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Certificates of Approval


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Just a quick post to highlight the fact that charges are no longer made by the Home Office for Certificate of Approval applications. The other old requirements to get Certificates of Approval still apply and are covered in an old post on this blog. This is relatively old news as the change was announced on 9 April 2009 applying with immediate effect.

I have railed before against the Home Office’s systematic disregard for the rule of law and inaction over cases they lose. What I only just found out about the Certificates of Approval change is that it was forced on the Home Office by yet more litigation. Someone (I’m not sure who) challenged the failure to respect the judgment of the House of Lords in Baiai, and the Home Office have conceded the case. Abandoning charging was apparently part of the consent order.

The Home Office announcement says that the Certificate of Approval policy is under review and hints that those who paid the fee may have it refunded. Keep watching the Home Office website for details.

I sometimes wonder if the Home Office secretly love immigration lawyers and like to make unnecessary work for us. They are currently forcing the development of a whole new area of satellite litigation: cases to force the Home Office to respect and implement old cases they already lost.

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The Free Movement blog was founded in 2007 by Colin Yeo, a barrister at Garden Court Chambers specialising in immigration law. The blog provides updates and commentary on immigration and asylum law by a variety of authors.


7 Responses

  1. FM

    My previous surprise was because this “generous act” by the HO seemed out of character. The “consent order” explains this.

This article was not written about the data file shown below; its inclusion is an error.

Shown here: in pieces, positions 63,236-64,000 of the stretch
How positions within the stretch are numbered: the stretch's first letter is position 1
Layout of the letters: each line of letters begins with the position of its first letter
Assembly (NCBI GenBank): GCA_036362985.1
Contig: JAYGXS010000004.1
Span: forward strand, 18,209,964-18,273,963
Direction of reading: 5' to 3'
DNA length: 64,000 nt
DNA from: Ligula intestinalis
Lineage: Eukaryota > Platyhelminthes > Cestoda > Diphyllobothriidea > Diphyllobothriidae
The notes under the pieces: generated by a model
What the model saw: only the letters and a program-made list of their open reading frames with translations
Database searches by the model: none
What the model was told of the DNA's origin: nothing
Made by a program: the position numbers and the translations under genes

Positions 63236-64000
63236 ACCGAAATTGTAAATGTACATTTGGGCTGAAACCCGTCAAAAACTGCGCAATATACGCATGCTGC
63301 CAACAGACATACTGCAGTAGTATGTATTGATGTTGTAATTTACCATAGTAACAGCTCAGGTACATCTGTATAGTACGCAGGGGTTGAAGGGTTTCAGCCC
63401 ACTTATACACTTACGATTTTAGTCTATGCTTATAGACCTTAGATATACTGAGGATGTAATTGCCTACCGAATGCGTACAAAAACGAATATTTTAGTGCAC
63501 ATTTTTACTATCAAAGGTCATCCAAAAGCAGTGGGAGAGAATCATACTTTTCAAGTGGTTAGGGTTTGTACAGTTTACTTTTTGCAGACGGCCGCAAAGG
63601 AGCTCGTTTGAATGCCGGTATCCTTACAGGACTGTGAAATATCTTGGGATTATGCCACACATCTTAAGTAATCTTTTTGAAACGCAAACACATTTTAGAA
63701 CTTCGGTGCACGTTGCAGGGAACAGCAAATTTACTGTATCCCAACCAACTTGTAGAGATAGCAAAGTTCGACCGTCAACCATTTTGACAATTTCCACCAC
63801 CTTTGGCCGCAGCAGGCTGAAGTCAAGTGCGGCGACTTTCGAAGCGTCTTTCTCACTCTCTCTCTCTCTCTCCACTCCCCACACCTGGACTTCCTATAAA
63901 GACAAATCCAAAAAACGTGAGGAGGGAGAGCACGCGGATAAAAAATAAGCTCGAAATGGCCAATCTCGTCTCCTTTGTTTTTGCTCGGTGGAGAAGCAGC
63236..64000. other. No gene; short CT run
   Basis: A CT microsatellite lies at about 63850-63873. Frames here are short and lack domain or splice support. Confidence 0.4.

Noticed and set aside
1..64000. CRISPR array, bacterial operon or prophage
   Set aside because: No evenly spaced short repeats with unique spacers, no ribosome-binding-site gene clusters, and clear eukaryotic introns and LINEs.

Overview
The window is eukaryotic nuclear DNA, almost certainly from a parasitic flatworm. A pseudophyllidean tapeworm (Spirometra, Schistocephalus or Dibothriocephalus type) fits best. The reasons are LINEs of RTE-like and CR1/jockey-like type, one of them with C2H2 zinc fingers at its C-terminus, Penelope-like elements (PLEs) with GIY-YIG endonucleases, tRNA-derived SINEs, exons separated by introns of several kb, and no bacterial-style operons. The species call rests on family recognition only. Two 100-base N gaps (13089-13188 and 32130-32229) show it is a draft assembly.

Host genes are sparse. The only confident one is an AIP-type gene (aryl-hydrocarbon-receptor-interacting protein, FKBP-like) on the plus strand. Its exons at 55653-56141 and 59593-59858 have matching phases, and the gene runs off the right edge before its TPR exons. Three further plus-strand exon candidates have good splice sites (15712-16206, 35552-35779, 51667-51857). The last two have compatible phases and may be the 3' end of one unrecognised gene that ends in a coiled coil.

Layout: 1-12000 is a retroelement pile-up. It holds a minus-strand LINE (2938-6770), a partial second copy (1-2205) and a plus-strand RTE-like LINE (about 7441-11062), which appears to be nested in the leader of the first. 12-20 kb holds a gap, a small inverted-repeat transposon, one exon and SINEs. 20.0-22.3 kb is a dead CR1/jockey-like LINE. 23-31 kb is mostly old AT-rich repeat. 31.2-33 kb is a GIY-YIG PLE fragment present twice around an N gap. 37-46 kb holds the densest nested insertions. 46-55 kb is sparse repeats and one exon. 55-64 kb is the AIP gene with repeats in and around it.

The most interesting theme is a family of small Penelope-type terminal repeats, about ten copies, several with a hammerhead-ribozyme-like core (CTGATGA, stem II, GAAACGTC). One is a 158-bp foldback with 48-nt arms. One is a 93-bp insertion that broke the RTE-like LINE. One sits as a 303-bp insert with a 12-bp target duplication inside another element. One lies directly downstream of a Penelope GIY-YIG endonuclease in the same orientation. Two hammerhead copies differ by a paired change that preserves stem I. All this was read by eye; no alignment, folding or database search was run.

I think COA should now be scrapped. After all its no longer a money making application for the HO. Given staff shortages, resources could be better utilised here. My gut instinct was the system was bound to end up as a shambles from the day it was implemented, clearly impinging ECHR.

    Do you have any details of the other parts of the consent order by any chance?

    1. I don’t but would certainly like to know more. In particular, I wonder if a timescale has been agreed for any other changes to the scheme.

  2. Dear Freemovement,

    Simons, Muirhead and Burton brought a case R (on the application of AIRE Centre & JCWI) v Secretary of State for the Home Department. On 7 April 2009 the matter came before Mr Justice Silber. The Claimants withdrew their application for judicial review following an Order read out in open court by Silber J. The application was withdrawn on the following basis:

    “AND UPON the parties agreeing that, in light of the decision of the House of Lords in R (Baiai) v Secretary of State for the Home Department [2008] 3 WLR 549, to charge a fee of £295 to applicants for permission to marry in the United Kingdom (under section 19(3)(b) of the Asylum and Immigration (Treatment of Claimants etc) Act 2004) is ultra vires in so far as it infringes the rights under ECHR Article 12 of a needy applicant

    AND UPON the Defendant agreeing that no fee will be charged to any applicant for such permission until the introduction of any legislation providing for a fee other than a fixed fee of £295.”

    On 9 April 2009 the Secretary of State published the following news item on the UK Border Agency website:

    “With effect from 9 April 2009 the UK Border Agency is suspending the fee for Certificate of Approval applications. This means that individuals making an application for a Certificate of Approval on or after this date will not be required to pay the fee. The fee has been
    suspended in order to comply with the House of Lords judgment in the case of Baiai v the Secretary of State for the Home Department.

    The UK Border Agency is carefully considering the implications for those who have already paid a fee and will shortly announce its policy in this respect.”

    1. Prakash, thank you very much indeed for that. It’s very interesting. Let’s hope the Home Office refund at least those who have paid the fee since the House of Lords case. Those who paid before that also ought to get their money back as the Lords ruling was effectively retrospective.

    2. How was this news kept out of the mainstream media?

      Was it the story about “Jacqui’s husband watching a movie at public expense” that stole the limelight?
      Was it the police attacks at the G20 protests?

      Either Jacqui has a good spin doctor, or she’s a very lucky politician. When can we have Blunket back ? – at least we all knew that it was the blind leading the blind.

    3. That’s good news for us then! £295 saved… jacqui’s fella would have a field day with that! :-)